from Dreams and Realty
by Aleksandra Ziolkowska-Boehm
It was Stefan's second day in Canada. He's taken care of all formalities at the Immigration Office. He'd found a job, working the graveyard shift as a janitor in a shoe factory. Now all he had to do was find a place to live.
He didn't know Toronto. He'd been shown the Polish district, and told that since his English was so poor, he'd be better off moving in with a Polish family. He walked along Roncesvalles Avenue and turned onto Garden Avenue. Here he saw large, beautiful houses. In the window of one he saw a sign: "Room for Rent". He rang the bell. An elderly woman opened the door. She invited him in and showed him the room. A few minutes later the owner appeared. He looked at Stefan and asked:
"Where you from?"
"How far is Gdynia to Kamien?"
"I don't know," Stefan answered shyly.
"Cause that's where I'm from, around Ilawa," the owner said proudly.
Stefan rented the room. Instead of paying cash, he gave the owner his good clothes as collateral. He'd get them back in two weeks when he paid the rent.
He was bit surprised that he didn't have to register his address anywhere. He was pleased with himself, but very tired and hungry. He hadn't eaten or slept for almost two days. He had a sandwich, which he'd saved from the plane trip. Now he ate it with relish. He lay down on the bed.
There was a knock at the door.
"Will you eat some pierogis?"
He was sorry the invitation didn't come sooner, the he could have saved the sandwich for tomorrow.
"Of course I will, thank you very much" he said delighted.
"Six or twelve?"
He was a big surprised. He looked: the pierogis were small. If they're offering, why not take as many as I can, he thought to himself.
He ate them.
Another surprise followed, actually, that was more of a shock.
"For you, that'll be $1.50".
He broke out in a sweat. Then he took out his only money - a five dollar bill. That's all Poland would let him convert. His "hosts" gave him his change.
Then in a great reflex action, he smiled broadly, and said: "I've got some fabulous vodka. Straight from Poland. Would you like a drink?".
"Sure, why not?".
He pulled the bottle out quickly, uncorked it and poured generously. They drank, praising the quality of the alcohol, and thanked him.
"For you, that'll be only $1.5, " he grinned.
They paid him. But this time they were the ones in shock.
"You'll be rich in no time here in Canada," they said nodding with approval.
* * *
He saw a church. It was an impressive-looking structure, with a rectory next door. A third building bore a sign saying: "Polish School".
A tall, thick=set man in street clothes was standing by the rectory door. His pants were wrinkled and his shoes scuffed. A Canadian through and through, thought Stefan.
"Do you think the pastor is in ?" he asked.
"Whaddya want"? the man replied.
"Well, I just wanted to tell the pastor...".
"That's me. Whaddya want?".
Stefan was angry because of the familiar "you" form the priest used. But he said nothing.
"I just arrived from Poland a few days ago. I saw that sign, "Polish School", and I thought perhaps I could be a teacher here. I've had a teaching experience...".
"This is a rectory, not an employment office. So forget it," the priest interrupted him.
I already have a job".
"Oh...well.. you see... " he said, softening. "We don't need any teachers. There are quite a few of them already".
"You, listen here, how many kids have you got in your school?" Stefan cut him off, deliberately stressing the familiar "you" form.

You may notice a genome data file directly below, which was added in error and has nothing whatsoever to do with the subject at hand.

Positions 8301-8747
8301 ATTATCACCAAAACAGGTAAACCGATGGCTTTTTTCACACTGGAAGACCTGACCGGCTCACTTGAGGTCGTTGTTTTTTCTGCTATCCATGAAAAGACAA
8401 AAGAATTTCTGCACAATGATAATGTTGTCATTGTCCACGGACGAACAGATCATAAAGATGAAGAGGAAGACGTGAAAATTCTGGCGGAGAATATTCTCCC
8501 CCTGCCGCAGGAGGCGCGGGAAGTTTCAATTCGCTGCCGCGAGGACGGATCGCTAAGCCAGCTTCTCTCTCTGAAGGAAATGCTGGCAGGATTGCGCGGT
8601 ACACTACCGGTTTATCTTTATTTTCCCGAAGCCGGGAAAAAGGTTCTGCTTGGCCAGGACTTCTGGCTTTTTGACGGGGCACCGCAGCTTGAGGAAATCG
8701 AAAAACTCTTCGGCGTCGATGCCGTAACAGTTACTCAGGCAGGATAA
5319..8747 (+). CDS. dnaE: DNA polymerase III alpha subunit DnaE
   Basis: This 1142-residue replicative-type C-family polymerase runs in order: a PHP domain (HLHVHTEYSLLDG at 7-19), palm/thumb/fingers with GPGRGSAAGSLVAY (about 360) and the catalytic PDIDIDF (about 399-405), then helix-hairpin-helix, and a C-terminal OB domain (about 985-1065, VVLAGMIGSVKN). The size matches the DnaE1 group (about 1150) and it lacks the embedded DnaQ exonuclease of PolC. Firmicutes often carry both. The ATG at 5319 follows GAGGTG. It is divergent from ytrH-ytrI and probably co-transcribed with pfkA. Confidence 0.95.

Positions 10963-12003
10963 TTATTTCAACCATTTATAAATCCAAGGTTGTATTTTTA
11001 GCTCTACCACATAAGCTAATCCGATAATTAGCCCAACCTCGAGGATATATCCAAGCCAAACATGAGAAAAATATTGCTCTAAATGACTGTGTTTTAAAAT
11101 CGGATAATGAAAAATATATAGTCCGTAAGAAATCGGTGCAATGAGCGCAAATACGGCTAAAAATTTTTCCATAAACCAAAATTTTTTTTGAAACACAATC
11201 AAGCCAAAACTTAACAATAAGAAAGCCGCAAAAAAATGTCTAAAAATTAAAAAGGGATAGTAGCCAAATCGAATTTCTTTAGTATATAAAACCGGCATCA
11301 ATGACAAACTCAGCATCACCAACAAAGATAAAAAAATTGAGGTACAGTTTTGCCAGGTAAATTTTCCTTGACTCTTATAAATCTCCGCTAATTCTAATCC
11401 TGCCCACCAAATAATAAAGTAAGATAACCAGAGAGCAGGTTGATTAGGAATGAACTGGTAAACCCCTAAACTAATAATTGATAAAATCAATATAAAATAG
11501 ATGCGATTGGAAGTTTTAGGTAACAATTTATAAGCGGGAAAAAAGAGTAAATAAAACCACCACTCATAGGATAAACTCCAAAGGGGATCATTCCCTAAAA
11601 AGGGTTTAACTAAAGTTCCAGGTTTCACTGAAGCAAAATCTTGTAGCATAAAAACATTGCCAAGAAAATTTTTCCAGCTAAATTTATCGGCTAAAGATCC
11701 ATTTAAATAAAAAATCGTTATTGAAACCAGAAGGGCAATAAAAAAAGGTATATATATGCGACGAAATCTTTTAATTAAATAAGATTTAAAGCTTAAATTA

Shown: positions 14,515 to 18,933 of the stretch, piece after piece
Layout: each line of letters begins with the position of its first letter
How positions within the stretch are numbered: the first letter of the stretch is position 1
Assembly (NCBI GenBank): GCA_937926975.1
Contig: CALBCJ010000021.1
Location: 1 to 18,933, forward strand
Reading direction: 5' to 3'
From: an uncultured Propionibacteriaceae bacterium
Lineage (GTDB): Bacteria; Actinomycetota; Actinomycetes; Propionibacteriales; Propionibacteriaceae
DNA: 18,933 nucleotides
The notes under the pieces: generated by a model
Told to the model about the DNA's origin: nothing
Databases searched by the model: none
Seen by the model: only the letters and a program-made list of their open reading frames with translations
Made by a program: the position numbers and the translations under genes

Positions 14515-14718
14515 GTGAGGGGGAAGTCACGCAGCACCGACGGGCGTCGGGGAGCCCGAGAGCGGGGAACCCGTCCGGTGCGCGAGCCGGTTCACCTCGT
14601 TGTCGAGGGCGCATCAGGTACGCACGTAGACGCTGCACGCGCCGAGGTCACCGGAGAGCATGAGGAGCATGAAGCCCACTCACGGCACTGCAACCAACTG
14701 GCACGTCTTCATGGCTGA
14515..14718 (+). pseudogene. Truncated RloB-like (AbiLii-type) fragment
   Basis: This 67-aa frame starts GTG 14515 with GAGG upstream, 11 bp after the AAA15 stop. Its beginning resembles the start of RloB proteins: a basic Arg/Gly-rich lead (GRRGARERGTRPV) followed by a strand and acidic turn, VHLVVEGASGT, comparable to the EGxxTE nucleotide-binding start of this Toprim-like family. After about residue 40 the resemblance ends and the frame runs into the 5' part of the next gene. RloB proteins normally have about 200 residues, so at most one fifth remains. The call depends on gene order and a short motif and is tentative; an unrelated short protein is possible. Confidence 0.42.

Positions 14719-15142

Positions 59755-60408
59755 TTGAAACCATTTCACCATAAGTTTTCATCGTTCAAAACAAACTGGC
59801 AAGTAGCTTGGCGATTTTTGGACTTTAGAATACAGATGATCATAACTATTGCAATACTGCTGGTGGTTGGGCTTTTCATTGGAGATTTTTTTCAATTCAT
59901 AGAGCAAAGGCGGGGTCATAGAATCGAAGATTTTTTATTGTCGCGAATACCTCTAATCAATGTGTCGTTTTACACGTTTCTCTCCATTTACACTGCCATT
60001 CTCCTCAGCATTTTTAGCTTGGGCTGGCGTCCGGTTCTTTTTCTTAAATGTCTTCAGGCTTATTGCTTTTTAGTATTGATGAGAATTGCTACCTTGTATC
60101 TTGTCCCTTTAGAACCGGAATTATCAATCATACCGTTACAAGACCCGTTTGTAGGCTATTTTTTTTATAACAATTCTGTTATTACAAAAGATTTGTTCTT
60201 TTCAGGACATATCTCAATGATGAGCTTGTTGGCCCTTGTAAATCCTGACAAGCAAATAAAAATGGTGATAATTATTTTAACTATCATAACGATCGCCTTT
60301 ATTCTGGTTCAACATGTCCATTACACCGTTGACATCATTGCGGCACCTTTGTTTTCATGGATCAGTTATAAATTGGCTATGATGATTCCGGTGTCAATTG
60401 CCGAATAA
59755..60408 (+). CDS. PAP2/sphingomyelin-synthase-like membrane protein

"Well, sir, you see... It's just a habit... Please, sir, give me your address, if an opening comes up, I'll drop you a line".
Three days later the postman brought Stefan his first piece of mail: envelopes from the church - Sunday offering envelopes.
* * *
He started his job as a junior in a shoe factory. It was a large complex with several buildings, adjoining the main one. The floor was filthy. It had been a rainy day, and the employees had tracked in a lot of mud. Stefan had to change the water in his bucket several times before he got the floor clean. He was weak with hunger. In the morning he'd eaten two dry rolls. He wouldn't get his first paycheque for another three days. "I just hope I don't faint" he thought to himself. He stepped outside from some air. Suddenly, he had a dazzling idea. He went to check the nearby Dominion Store warehouses to see if any food had been dropped on the ground. Sure enough, the loaders had dropped several oranges and potatoes. he gathered them up like a treasure and went back to the factory. He ate the oranges, and put the potatoes into a bag for later/ He still had hunger cramps in his stomach. In the garbage he found one of the employees' unfinished lunch. He ate it. The cramps subsided, but his appetite grew all the more. He looked in to the employees' lockers, In each of them he found coffee, sugar, tea, and other food stuffs left carelessly lying about. "It will never occur to them that someone was borrowing from them because of the hunger". He drank several cups of tea and coffee. He cleaned the lockers, though that wasn't part of his duties/ In all, he collected two full bags of "garbage".
Outside the lockers, in the garbage area. he found almost two dollars in loose change, which he pocketed.
In the staffroom, there was an electric hotplate, some plates, cutlery and serviettes. Stefan thought: "Tomorrow I'll have a feast" I've got potatoes and I'll buy a piece of chicken and an egg, and have a real meal".
He slept very soundly that night.
Three years later Stefan recounted his first experiences in Canada with such relish and amusement that tears would come to his eyes.
"Yes, yes...The beginning is always the hardest", his friends all agreed, sipping their after-dinner liqueurs.
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